Hotels have rolled out a slew of cleaning and safety programs, and last week the American Hotel & Lodging Association (AHLA), the hotel industry’s major trade group, released a checklist for guests who plan to stay in hotels.

“Utilizing these best practices, including requiring face coverings and practicing social distancing in public spaces, will create an even safer environment for all our guests and employees,” Chip Rogers, president and CEO of AHLA, said in a statement. “We applaud governors who have standardized the use of face coverings in all indoor public spaces and we urge all lawmakers to help make this a national standard by implementing this requirement in their states.” 

3 nights, 3 hotels: What it’s really like to

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3 More Dead, 672 New Cases

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SEATTLE, WA — State health officials confirmed three new deaths linked to COVID-19 in Washington and 672 new confirmed cases of the disease Wednesday, marking the lowest number of new case counts the state has seen in days as it endures a surge of new infections.

At the weekly Department of Health update Wednesday, health care officials expressed concern about the number of new infections. Washington is currently seeing roughly double the number of new cases as it saw in the first coronavirus peak in March.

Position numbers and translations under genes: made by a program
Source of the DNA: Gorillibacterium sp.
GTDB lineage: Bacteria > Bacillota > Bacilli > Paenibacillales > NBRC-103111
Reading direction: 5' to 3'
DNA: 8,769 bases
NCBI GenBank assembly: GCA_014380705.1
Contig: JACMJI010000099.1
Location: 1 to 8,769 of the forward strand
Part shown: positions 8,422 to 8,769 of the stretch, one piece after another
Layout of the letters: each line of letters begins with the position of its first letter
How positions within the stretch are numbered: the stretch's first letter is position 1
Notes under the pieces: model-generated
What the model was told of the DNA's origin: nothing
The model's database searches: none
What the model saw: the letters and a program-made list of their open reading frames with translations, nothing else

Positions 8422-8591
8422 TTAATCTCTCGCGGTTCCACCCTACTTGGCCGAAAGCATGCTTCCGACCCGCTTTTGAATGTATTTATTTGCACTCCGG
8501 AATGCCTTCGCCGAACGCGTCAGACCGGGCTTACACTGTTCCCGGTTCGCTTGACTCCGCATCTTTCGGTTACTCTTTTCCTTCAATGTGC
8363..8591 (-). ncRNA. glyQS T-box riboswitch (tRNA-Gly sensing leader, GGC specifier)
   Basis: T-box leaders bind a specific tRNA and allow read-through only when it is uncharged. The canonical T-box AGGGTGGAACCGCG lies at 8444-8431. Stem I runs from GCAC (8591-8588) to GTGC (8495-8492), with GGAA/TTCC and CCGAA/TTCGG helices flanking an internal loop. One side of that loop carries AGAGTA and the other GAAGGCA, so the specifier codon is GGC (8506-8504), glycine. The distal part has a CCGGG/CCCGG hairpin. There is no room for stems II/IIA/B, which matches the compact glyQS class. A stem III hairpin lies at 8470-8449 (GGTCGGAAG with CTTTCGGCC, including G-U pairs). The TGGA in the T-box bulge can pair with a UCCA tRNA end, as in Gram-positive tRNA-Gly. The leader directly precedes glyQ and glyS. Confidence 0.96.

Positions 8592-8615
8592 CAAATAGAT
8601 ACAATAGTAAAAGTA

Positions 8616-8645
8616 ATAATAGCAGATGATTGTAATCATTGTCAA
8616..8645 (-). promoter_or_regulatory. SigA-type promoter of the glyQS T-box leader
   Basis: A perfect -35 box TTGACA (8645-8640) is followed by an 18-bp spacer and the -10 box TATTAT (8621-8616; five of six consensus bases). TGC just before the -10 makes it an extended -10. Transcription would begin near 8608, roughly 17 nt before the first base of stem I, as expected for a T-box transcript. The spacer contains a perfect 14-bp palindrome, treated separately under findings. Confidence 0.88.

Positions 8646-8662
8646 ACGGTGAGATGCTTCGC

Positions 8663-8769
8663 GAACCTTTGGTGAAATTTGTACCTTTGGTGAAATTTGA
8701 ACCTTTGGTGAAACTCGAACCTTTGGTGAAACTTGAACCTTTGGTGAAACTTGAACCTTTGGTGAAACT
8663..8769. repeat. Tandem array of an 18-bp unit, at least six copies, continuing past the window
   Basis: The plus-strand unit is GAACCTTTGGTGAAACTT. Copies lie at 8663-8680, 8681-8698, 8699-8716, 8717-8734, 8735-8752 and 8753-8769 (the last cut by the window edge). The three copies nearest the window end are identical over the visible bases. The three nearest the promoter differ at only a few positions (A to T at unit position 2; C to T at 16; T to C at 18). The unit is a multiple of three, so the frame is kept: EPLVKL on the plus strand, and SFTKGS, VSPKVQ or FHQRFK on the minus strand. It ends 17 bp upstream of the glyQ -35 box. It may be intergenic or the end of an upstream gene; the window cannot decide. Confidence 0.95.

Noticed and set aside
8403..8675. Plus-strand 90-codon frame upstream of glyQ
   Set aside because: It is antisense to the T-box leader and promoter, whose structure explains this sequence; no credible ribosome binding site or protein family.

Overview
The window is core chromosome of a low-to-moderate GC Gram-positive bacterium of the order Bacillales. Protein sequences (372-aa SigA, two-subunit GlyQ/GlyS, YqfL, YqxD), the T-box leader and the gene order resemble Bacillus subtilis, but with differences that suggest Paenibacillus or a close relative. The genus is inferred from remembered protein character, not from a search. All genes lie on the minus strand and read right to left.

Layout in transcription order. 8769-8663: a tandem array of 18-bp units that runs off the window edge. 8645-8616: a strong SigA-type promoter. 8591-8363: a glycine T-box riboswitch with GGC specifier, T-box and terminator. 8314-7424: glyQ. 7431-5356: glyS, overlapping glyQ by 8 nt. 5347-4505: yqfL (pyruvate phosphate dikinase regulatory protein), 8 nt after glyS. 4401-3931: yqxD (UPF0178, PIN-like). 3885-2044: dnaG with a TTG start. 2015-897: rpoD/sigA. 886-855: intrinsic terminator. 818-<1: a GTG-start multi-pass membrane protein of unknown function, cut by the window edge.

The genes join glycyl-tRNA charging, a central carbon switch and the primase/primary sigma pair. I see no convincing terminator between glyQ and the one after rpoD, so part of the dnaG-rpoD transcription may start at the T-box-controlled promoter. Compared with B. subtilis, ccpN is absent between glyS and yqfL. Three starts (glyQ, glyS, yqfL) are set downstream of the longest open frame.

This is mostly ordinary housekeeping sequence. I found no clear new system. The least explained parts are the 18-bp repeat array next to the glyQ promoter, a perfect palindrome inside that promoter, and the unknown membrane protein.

“What’s so important right now is that we have fewer, shorter and safer interactions. That’s absolutely crucial to our moving forward,” said Washington State Secretary of Health John Wiesman. “If you go out, keep it quick, keep it distanced from others, and wear your face coverings.”

Over the past few weeks Washington has seen a spike in younger coronavirus patients. At the time, officials

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More Wells Fargo customers say the bank decided to pause their mortgage payments without asking

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In March, Tammi Wilson was checking on her family’s mortgage online at Wells Fargo, when she saw a link to information about COVID-19 on the bank’s website. After clicking through, she provided contact information so she could receive materials on programs at the bank. Days later, she said she returned to the payment page to transmit what she and her husband David owed on their loan. A message popped up saying she had no active accounts and she could not make the payment.

Wilson later learned what had happened. Without her knowledge, the bank had put her into a program that suspended payments on her federally backed loan. Known as forbearance, it is a CARES Act program that aims to help borrowers who are having trouble making their payments because they’ve been hurt by COVID.

Because she had not asked for the bank’s help, Wilson continued to make all her

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Systemic racism still exists in dermatology

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Photo credit: Jonathan Storey - Getty Images
Photo credit: Jonathan Storey – Getty Images

From Harper’s BAZAAR

This year’s Black Lives Matter movement against racial inequality has rightfully ricocheted throughout the world. There’s work to be done across the board, of course, but the beauty industry is beginning to recognise just how much it still has to do to affect meaningful change within its ranks, to tackle its historical lack of diversity and the huge part it has played in systemic racism.

Scrutiny has, in recent years, lasered in on such issues as Caucasian-focused foundation shade ranges, a lack of diverse representation within ad campaigns, and a consistent dismissal of black-owned brands by larger retailers. But, somehow, skincare hasn’t been so under the microscope.